With timber supply declining from now to 2030, B.C.’s forest industry is in a major transition. (Black Press Media)

B.C. forest industry looks to a high-technology future

Restructuring similar to Europe 15 years ago, executive says

As the B.C. and federal governments prepare relief for laid-off forest industry workers, the industry is looking past shrinking log supplies and idle sawmills to following Europe’s path to a value-added future.

B.C. Forests Minister Doug Donaldson and Labour Minister Harry Bains are announcing assistance for laid-off forest workers Tuesday in Prince George. Mill closures, curtailments and logging shutdowns have affected 6,000 workers across B.C., after two record fire seasons, extensive beetle damage and the return of U.S. import duties.

The B.C. Council of Forest Industries has issued a report called “Smart Future” that notes the 50-per-cent drop in annual harvest ahead for the B.C. Interior, protected areas that cover half of the land base on the coast, and rising competition in Chile, Russia and Europe.

Many places produce low-cost lumber, pulp and paper, the report says. It calls for lessons to be learned from Europe, and building on the success of engineered wood that has moved well past the demonstration stage in Europe as it catches on in North America.

Don Kayne is the new chair of COFI and CEO of Canfor Corp., which has extensive operations in the U.S. and recently invested in Sweden’s largest private sawmill group. Kayne said B.C. is in a similar position today to European producers 15 years ago, and Premier John Horgan’s commitment to feature wood in public construction is an important step.

“You’re seeing some brands get involved in our industry that never would have considered it before,” Kayne said in an interview with Black Press. “Microsoft, Google, Sidewalk Labs, Facebook, companies that in the past would probably not have looked at lumber as a product for their training centres.”

B.C. has a long history of exports to Japan, and the future looks bright in one of the more advanced markets for wood construction. A big focus there is senior housing, and hybrid steel-concrete-wood buildings. COFI also faces trade barriers, in the form of Japanese government subsidies to domestic producers.

RELATED: B.C. wood high-rise the talk of Asia

RELATED: B.C. first province to allow 12-storey timber

“It’s really moved past two-by-four housing, especially with the demographic challenges they’re facing, to much more diverse applications,” Kayne said.

Abundant beetle-killed lumber got B.C. into the China market, used for concrete forms and seismic infill walls. Now China is a growing market for modern wood construction, with many suppliers competing.

“There are lots of opportunities, but we’ve got lots of people competing for the same customers that we want to pursue in both Japan and China,” said COFI president Susan Yurkovich. “We have to be a jurisdiction that can compete, and that means making sure that we have access to fibre at a reasonable cost.”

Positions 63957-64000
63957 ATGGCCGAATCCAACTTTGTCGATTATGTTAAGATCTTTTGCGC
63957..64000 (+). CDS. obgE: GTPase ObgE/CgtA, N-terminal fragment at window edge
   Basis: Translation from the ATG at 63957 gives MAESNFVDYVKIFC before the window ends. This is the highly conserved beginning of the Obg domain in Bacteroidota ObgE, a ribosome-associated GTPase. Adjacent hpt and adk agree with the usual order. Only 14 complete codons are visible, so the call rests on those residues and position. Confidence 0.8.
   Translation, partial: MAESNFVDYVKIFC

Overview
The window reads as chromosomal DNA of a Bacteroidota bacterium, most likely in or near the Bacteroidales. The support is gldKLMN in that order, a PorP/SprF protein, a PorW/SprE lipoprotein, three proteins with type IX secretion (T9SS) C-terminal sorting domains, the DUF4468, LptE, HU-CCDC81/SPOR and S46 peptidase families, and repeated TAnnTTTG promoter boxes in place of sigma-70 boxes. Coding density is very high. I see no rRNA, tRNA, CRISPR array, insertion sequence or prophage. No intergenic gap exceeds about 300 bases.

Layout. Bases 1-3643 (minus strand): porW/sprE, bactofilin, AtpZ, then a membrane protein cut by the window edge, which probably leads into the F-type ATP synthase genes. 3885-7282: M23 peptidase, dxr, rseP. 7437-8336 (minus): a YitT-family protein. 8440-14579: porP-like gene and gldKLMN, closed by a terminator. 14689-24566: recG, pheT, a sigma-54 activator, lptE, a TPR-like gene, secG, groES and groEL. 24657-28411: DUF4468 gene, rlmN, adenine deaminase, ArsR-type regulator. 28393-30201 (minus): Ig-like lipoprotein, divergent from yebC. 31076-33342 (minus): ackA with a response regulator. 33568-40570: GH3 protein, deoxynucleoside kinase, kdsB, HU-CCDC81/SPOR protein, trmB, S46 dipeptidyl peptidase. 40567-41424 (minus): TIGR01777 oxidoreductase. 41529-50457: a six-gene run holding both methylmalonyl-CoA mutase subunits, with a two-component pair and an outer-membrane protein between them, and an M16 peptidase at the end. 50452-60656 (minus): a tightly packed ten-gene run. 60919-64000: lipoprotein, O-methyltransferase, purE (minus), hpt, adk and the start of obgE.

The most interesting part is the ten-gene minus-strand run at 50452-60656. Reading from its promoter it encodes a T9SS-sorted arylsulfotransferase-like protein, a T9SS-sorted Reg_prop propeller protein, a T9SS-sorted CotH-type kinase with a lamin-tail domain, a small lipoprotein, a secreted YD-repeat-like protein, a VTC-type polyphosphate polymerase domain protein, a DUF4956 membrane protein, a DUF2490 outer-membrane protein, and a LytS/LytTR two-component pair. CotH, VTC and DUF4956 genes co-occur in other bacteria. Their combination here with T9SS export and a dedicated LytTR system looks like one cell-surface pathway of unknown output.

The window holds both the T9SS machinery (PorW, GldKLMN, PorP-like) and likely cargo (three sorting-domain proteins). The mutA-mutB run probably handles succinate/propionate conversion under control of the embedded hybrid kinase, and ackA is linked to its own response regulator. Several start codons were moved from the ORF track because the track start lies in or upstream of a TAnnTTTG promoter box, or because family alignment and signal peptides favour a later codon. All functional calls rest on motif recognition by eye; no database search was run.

Their report notes that more than half of B.C.’s forest land base is now subject to some kind of restriction, and calls for the establishment of a permanent “working forest” designation to promote long-term investment.


@tomfletcherbc
tfletcher@blackpress.ca

Like us on Facebook and follow us on Twitter.

BC legislature

Get local stories you won't find anywhere else right to your inbox.
Sign up here

Just Posted

Greater Victoria donates 166 tents, 240 sleeping bags and more for those in need

Items placed in 72-hour quarantine before being distributed to help homeless self-isolate

UVic closes Finnerty Gardens and popular dog park Cedar Corner

Regular dog walkers to Cedar Corner sent elsewhere during pandemic

Victoria police seek public’s help finding man missing more than a week

Joel Diment 26 and has short brown hair and hazel eyes

No one injured in Saanich townhouse fire

Blaze may have been connected to fireplace use

‘Langford Cares’ campaign to cover hotel expenses for frontline health care workers

Initiative gives back to health care staff living on the West Shore

COVID-19: B.C. reports 4 deaths, 25 new cases but only in Vancouver Coastal, Fraser Health

A total of 1,291 people have tested positive for the novel coronavirus

COVID-19: Don’t get away for Easter weekend, Dr. Bonnie Henry warns

John Horgan, Adrian Dix call 130 faith leaders as holidays approach

COVID-19: Trudeau says 30K ventilators on the way; 3.6M Canadians claim benefits

Canada has seen more than 17,000 cases and at least 345 deaths due to COVID-19

Comox spring training cancelled for Snowbirds next month

The team announced that due to ongoing travel restrictions they will not be training in the Valley

Some Cowichan schools to reopen for children of essential-services workers

Cowichan Valley will open 8 elementary schools this week

RCMP call on kids to name latest foal recruits

The baby horses names are to start with the letter ‘S’

Physiotherapists turn to technology to reach patients during COVID-19

Just because services, jobs, and socializing have been put on hold, it… Continue reading

As Canadians return home amid pandemic, border crossings dip to just 5% of usual traffic

Non-commercial land crossing dipped by 95%, air travel dropped by 96 per cent, according to the CBSA

Logan Boulet Effect: Green Shirt Day calls on Canadians to become organ donors

While social distancing, the day also honours the 16 lives lost in the 2018 Humboldt Broncos Crash

Most Read